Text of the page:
B 590 400,000
C 580 300,000
D 570 200,000
E 560 100,000
F 550 100,000
G 540 100,000
H 530 100,000
I 520 100,000
J 510 100,000
K 500 100,000
L 490 100,000
M 480 100,000
N 470 100,000
O 460 100,000


The total demand for the shares from the QIBs is 2.9 million shares, which is less than the 4 million shares allocated for them. Therefore, the company has to revise the price range and invite more bids from the QIBs. The company lowers the floor price to Rs. 350 and keeps the ceiling price at Rs. 600. The company invites 20 QIBs to submit bids for the shares within the revised price range. 

The QIBs submit the following bids:
QIB Bid Price (Rs.) Bid Quantity (Shares)
A 600 500,000
B 590 400,000
C 580 300,000
D 570 200,000
E 560 100,000
F 550 100,000
G 540 100,000
H 530 100,000
I 520 100,000
J 510 100,000
K 500 100,000
L 490 100,000
M 480 100,000
N 470 100,000
O 460 100,000
P 450 100,000
Q 440 100,000
R 430 100,000
S 420 100,000
T 410 100,000


The total demand for the shares from the QIBs is 4.5 million shares, which is more than the 4 million shares allocated for them. Therefore, the company has to allocate the shares to the QIBs proportionately based on their bid prices and quantities. The company has to determine the cut-off price, which is the price at which the maximum number of shares can be sold. The cut-off price cannot be lower than the floor price or higher than the ceiling price.

To determine the cut-off price, the company has to arrange the bids in descending order of the bid prices. The company has to find the bid price at which the cumulative demand for the shares is equal to or greater than the number of shares allocated for the QIBs. This bid price is the cut-off price. The company has to allocate the shares to the QIBs who have bid at or above the cut-off price. The QIBs who have bid below the cut-off price are rejected.

The following table shows the bids arranged in descending order of the bid prices and the cumulative demand for the shares:
QIB Bid Price (Rs.) Bid Quantity (Shares) Cumulative Demand (Shares)
A 600 500,000 500,000
B 590 400,000 900,000
C 580 300,000 1,200,000
D 570 200,000 1,400,000
E 560 100,000 1,500,000
F 550 100,000 1,600,000
G 540 100,000 1,700,000
H 530 100,000 1,800,000
I 520 100,000 1,900,000
J 510 100,000 2,000,000
K 500 100,000 2,100,000
L 490 100,000 2,200,000
M 480 100,000 2,300,000
N 470 100,000 2,400,000
O 460 100,000 2,500,000
P 450 100,000 2,600,000
Q 440 100,000 2,700,000
R 430 100,000 2,800,000
S 420 100,000 2,900,000
T 410 100,000 3,000,000
U 400 100,000 3,100,000
V 390 100,000 3,200,000
W 380 100,000 3,300,000
X 370 100,000 3,400,000
Y 360 100,000 3,500,000
Z 350 100,000 3,600,000


As we can see from the table, the cut-off price is Rs. 410, as the cumulative demand for the shares at this price is 3 million, which is equal to the number of shares allocated for the QIBs. The company has to allocate the shares to the QIBs who have bid at or above Rs. 410. The QIBs who have bid below Rs. 410 are rejected.

The following table shows the allocation of the shares to the QIBs who have bid at or above the cut-off price:
QIB Bid Price (Rs.) Bid Quantity (Shares) Allocation Ratio Allocated Quantity (Shares)
A 600 500,000 1:1 500,000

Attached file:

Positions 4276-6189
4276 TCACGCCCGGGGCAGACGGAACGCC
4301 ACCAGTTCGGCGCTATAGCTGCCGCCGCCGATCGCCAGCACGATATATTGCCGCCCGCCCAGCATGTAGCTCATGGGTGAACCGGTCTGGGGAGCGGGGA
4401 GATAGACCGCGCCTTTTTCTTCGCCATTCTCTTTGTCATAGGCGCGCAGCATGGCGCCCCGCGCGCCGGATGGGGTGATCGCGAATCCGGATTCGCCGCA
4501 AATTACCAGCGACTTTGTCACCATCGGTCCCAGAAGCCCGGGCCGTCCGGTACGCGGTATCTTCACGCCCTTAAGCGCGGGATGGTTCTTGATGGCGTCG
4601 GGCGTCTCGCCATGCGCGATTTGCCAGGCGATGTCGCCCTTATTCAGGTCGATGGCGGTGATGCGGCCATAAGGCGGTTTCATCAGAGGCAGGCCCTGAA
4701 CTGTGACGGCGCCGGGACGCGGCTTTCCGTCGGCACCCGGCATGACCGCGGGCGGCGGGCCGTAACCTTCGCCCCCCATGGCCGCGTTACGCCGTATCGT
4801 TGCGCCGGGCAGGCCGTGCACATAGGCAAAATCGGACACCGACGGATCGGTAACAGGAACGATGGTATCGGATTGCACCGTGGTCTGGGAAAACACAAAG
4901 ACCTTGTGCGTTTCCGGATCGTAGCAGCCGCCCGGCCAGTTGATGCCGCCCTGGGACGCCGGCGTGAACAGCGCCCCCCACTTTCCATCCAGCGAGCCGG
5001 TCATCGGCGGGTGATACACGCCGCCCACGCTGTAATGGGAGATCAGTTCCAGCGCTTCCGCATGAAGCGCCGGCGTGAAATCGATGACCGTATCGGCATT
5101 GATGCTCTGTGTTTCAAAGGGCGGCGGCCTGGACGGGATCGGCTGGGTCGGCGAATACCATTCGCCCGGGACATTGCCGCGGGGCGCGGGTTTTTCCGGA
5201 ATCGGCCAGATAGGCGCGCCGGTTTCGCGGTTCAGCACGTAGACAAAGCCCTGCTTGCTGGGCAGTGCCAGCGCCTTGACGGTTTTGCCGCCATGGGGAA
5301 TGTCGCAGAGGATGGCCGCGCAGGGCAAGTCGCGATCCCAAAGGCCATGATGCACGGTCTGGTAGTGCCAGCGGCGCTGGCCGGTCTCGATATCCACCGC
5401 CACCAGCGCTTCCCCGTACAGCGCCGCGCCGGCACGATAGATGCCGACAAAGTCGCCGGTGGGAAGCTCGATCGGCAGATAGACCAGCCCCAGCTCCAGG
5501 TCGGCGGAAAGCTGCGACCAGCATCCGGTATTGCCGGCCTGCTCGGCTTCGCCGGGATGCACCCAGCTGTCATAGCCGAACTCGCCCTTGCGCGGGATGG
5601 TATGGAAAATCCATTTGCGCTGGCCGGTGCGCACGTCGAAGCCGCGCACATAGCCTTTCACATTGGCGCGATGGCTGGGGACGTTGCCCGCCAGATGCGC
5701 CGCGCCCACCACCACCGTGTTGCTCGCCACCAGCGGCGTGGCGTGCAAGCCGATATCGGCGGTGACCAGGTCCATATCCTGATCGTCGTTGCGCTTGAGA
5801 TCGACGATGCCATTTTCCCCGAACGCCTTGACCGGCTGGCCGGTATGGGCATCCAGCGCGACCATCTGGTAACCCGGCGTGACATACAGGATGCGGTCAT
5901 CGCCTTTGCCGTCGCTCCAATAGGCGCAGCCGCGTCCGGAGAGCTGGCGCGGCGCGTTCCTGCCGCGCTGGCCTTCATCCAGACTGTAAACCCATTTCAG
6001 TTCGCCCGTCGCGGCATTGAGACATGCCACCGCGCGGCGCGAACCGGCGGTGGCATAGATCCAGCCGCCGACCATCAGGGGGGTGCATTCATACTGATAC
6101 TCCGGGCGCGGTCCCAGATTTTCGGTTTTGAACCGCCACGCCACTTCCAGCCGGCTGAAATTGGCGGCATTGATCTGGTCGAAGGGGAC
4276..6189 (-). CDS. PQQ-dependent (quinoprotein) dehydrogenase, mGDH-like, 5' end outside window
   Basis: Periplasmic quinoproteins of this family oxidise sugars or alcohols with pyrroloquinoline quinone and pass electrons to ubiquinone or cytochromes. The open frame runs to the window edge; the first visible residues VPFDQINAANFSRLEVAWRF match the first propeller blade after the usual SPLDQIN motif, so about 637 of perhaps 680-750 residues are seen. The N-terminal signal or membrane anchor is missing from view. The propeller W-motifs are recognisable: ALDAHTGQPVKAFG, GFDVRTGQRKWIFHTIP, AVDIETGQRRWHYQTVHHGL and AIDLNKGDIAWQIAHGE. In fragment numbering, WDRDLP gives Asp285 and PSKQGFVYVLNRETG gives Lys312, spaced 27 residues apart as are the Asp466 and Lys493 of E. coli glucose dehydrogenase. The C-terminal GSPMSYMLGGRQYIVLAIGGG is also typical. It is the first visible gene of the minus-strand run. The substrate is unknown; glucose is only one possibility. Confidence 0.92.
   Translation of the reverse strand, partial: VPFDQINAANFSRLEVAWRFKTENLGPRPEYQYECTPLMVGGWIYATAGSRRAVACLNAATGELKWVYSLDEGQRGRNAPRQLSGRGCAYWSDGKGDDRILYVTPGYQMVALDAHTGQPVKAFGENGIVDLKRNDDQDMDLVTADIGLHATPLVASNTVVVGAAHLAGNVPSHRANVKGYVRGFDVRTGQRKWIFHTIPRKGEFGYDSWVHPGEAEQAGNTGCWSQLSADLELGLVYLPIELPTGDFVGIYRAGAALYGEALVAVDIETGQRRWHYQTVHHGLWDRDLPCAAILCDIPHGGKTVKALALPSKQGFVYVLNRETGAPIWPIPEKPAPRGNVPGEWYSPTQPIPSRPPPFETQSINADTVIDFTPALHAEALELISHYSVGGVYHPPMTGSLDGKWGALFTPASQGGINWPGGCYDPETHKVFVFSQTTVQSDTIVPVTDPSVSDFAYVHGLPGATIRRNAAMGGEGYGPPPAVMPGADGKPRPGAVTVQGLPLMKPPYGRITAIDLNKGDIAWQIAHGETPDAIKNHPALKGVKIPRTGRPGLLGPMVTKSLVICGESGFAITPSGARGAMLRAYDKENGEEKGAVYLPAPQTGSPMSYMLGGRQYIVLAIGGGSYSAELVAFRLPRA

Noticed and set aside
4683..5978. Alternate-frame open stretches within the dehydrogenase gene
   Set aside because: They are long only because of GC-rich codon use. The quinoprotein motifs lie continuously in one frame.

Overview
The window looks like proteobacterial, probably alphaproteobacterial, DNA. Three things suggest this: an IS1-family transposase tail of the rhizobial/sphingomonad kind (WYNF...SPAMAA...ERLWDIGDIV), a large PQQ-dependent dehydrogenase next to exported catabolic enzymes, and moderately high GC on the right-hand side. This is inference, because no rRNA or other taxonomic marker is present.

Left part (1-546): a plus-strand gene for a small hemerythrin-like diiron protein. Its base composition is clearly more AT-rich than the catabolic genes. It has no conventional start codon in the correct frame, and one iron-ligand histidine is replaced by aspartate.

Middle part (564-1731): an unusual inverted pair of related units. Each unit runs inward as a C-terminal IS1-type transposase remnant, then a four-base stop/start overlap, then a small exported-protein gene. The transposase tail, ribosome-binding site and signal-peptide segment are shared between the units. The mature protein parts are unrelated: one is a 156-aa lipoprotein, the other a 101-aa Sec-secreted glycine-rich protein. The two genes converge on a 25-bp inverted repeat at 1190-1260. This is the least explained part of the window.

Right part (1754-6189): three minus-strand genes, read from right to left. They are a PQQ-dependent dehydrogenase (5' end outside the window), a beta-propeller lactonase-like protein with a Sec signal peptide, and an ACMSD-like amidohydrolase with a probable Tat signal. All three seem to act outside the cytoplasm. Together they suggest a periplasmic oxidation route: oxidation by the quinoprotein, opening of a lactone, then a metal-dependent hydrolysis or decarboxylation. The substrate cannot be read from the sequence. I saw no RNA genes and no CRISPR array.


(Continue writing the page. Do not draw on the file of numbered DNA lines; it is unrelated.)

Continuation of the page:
B 590 400,000 1:1 400,000
C 580 300,000 1:1 300,000
D 570 200,000 1:1 200,000
E 560 100,000 1:1 100,000
F 550 100,000 1:1 100,000
G 540 100,000 1:1 100,000
H 530 100,000 1:1 100,000
I 520 100,000 1:1 100,000
J 510 100,000 1:1 100,000
K 500 100,000 1:1 100,000
L 490 100,000 1:1 100,000
M 480 100,000 1:1 100,000
N 470 100,000 1:1 100,000
O 460 100,000 1:1 100,000
P 450 100,000 1:1 100,000
Q 440 100,000 1:1 100,000
R 430 100,000 1:1 100,000
S 420 100,000 1:1 100,000
T 410 100,000 1:1 100,000


The total number of shares allocated to the QIBs is 3 million, which is equal to the number of shares allocated for them. The average allocation price is Rs. 485, which is the weighted average of the bid prices and the allocated quantities.

Who are the Qualified Institutional Buyers (QIB)

A qualified institutional buyer (QIB) is a class of investor that is deemed financially sophisticated and legally recognized by the securities market regulator to need less protection from issuers than most public investors. A QIB is typically a company that manages a minimum investment of $100 million in securities or a registered broker-dealer with at least $10 million invested in non-affiliated securities. The QIBs are the only investors who can participate in the book building process.

The QIBs are categorized into three types: domestic financial institutions, foreign institutional investors, and mutual funds. The QIBs have to meet certain eligibility criteria to participate in the book building process, such as having a valid registration with the regulator, having a sound track record of investment, and having a minimum net worth of Rs. 25 crore.

The QIBs have to bid for 100% of the shares allocated for them in the book building process. The QIBs have to pay 10% of the bid amount as margin money at the time of bidding. The QIBs have to pay the balance amount within two days of the finalization of the issue price.

The QIBs have certain advantages and disadvantages in the book building process, which are as follows:

Advantages:

  • The QIBs have the first preference in the allocation of the shares, as they are allocated 40% of the total issue size.
  • The QIBs have the flexibility to choose the bid price and the bid quantity within the price range.
  • The QIBs have the opportunity to participate in the price discovery process and influence the final issue price.

Disadvantages:

  • The QIBs have to bid for 100% of the shares allocated for them, which may result in over-subscription or under-subscription.
  • The QIBs have to pay 10% of the bid amount as margin money, which may affect their liquidity.
  • The QIBs have to pay the balance amount within two days of the finalization of the issue price, which may expose them to market risk.

Conclusion

The book building method is a popular way of issuing shares in the stock market, especially for initial public offerings (IPOs). It is a process that helps companies discover the fair price of their shares by collecting bids from qualified institutional buyers (QIBs).